This game started ominously for Bill Belichick's kicking-game units, wth a 37-yard kick return by the Commanders. Bryce Baringer picked the group up by drilling a 57-yard punt in the first quarter that was well-covered by Brenden Schooler and Matthew Slater. He later blasted a 52-yarder that resulted in a loss of three on the return thanks to Cody Davis, Schooler and Slater.
But then the wheels came off. Baringer hit a touchback from midfield. Douglas lost two yards on a punt return when it looked like Schooler missed a block. Baringer may have out-kicked his coverage to help allow a 14-yard return on a 60-yard punt. Schooler was flagged for a face-mask penalty on the subsequent punt-return. Schooler picked up a holding call later in the quarter.
The most egregious error was Mack Wilson aligning offsides to give away a free first down and allow the Commanders to keep possession late in the fourth. Washington ran three more plays before giving the Patriots back the football to attempt their comeback.
Belichick said on Monday he wasn't sure if Wilson was aligned improperly. Slater said different crews handle that kind of call in different ways, with other crews perhaps opting to let a player know if he's in a questionable position before the snap.
Regardless, that penalty could have ended the game had the Commanders been more effective draining the clock. The Patriots actually picked up two penalties on that snap. Ty Montgomery's hold was declined. Rough day.
Defensive line: B-
Not this group's best day. But not their worst.
Deatrich Wise seemed to get out of his lane to allow a long first-down scramble to Sam Howell in a third-and-24 situation. And on the first touchdown drive for Washington, with the Commanders going with a fullback iso-style play-call, they were moved to the tune of a six-yard gain.
On their next touchdown drive, they got hit with a similar play for 12 yards and a run up the gut for seven. On a second-and-seven snap, Howell hit a 24-yard completion when he had loads of time to throw so their pass-rush up front wasn't perfect, either.
But this unit showed up in spurts. Wise, Christian Barmore and Lawrence Guy all had stuffs near or behind the line of scrimmage. Wise had a sack and two additional pressures, while Davon Godchaux notched a pressure of his own. Barmore, meanwhile, came up with five of his own pressures to go along with two batted passes at the line.
Jahlani Tavai's forced fumble was one of the plays of the game for the Patriots, putting them in prime position to score their first touchdown of the game.
Ja'Whaun Bentley came up with two sacks, a run-stuff, and he made a tackle short of the sticks on third-and-11 that forced a punt. Anfernee Jennings recorded a tackle for a loss and a pressure. Josh Uche recorded a hit off the edge, and Uche doesn't get dinged here for the Brian Robinson touchdown that put the Patriots down 10-0 (more on that later).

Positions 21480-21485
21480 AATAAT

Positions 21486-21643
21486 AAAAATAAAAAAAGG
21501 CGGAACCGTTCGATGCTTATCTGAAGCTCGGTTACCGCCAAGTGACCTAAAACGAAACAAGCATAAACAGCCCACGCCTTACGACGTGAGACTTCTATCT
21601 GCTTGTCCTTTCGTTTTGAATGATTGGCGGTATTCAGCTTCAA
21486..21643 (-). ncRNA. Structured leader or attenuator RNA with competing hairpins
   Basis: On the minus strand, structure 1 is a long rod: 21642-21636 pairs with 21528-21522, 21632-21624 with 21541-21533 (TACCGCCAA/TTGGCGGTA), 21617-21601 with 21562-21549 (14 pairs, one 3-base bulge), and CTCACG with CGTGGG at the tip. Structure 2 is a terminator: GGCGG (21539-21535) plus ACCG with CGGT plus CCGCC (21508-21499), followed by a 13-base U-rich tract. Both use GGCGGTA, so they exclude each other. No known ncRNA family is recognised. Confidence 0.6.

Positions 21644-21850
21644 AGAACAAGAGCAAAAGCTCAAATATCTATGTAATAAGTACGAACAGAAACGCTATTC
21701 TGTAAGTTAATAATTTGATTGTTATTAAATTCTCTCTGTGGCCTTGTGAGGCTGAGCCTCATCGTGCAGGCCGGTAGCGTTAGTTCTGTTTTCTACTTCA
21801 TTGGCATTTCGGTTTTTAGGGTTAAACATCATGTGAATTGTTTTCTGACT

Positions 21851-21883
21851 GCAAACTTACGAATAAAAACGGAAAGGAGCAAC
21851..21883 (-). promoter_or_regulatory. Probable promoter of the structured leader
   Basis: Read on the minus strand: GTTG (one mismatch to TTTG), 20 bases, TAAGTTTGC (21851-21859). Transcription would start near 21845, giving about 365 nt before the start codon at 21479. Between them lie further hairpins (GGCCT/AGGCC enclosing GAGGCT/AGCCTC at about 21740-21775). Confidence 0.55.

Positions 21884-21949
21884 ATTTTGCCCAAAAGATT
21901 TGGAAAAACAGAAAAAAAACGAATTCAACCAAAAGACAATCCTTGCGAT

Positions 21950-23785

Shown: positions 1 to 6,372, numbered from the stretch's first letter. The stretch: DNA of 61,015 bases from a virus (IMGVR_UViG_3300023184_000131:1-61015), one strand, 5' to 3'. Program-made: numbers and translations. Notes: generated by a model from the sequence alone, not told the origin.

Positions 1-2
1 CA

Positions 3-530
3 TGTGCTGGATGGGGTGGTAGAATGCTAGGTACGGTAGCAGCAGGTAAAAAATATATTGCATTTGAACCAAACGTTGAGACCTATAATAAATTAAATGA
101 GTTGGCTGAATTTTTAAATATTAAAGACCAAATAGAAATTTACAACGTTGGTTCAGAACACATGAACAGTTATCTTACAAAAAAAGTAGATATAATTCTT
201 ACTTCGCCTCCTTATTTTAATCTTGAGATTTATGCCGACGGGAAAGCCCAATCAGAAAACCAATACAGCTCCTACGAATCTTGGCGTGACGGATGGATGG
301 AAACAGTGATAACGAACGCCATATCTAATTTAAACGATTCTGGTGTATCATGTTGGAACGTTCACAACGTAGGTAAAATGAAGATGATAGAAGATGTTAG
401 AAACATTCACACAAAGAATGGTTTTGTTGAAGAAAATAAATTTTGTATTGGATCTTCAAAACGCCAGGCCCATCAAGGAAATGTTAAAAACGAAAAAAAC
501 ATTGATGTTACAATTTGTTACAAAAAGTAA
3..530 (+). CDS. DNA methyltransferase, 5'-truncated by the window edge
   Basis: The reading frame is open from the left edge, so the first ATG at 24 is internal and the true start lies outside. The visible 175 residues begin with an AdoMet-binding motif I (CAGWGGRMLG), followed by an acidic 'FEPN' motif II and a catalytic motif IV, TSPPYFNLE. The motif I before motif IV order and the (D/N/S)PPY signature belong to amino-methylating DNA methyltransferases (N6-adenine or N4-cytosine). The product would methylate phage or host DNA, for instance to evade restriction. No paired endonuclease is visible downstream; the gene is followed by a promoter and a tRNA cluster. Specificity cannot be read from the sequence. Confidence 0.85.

Not a completely clean day. Jennings was flagged for an offsides penalty. There were two missed tackles on a 12-yard Washington screen in the third quarter, and Bentley missed a tackle on a 12-yard run. But this unit wasn't the issue Sunday.
Let's start with the Commanders touchdowns.
On Robinson's run, it looked like Jabrill Peppers may have gone too far up the field and too far wide in order to build the kind of wall the Patriots are looking for in the running game.
If you watch Uche, who dips inside and away from the play, you'll notice that Deatrich Wise does the same thing. That, to me, makes it seem like a call from the sideline. Peppers may have needed to be elsewhere in order to protect that gap on the edge.
On the Jahan Dotson touchdown grab, it looked like Myles Bryant played an odd technique. He aligned in press coverage despite the Patriots apparently playing Cover 0 -- with no deep safety. Typically with that kind of call on, defensive backs play well off their man-to-man assignments understanding that they don't have help.
Whether or not Bryant was wrong -- or perhaps there was a safety who should've been there who wasn't -- can be up for debate. No debating it was a back-breaking play from the secondary.
Then there was the tackling. Kyle Dugger missed one in the first quarter on a seven-yard gain on first down. Dugger and Jack Jones both let up after missed tackles by Adrian Phillips and Jalen Mills on Howell's 24-yard conversion on third-and-forever. Screens hurt this unit (10 yards on first down, nine on second down) late in the first quarter and on the first play in the second. Late in the third quarter, the secondary couldn't corral Terry McLaurin on a long catch-and-run that went for 36 yards.
Jack Jones sat the entire first quarter and gave the team little once he got into the game. He was on the scene for a third-and-10 conversion and a second-and-10 14-yard gain before halftime. He was also beaten on a would-be touchdown late in the second quarter, but Dyami Brown couldn't secure Howell's accurate strike. On the same drive, Mills lost his assignment for another would-be score that Howell missed.
Dugger's pick at the end of the first half was a gift from Howell but a positive play. Bryant made a late-game tackle on third-and-eight that forced a punt (and was followed up by the Wilson offsides call). Peppers had a pass breakup on a late Howell throw.
But those weren't enough to raise this group's grade to anything better than a "D."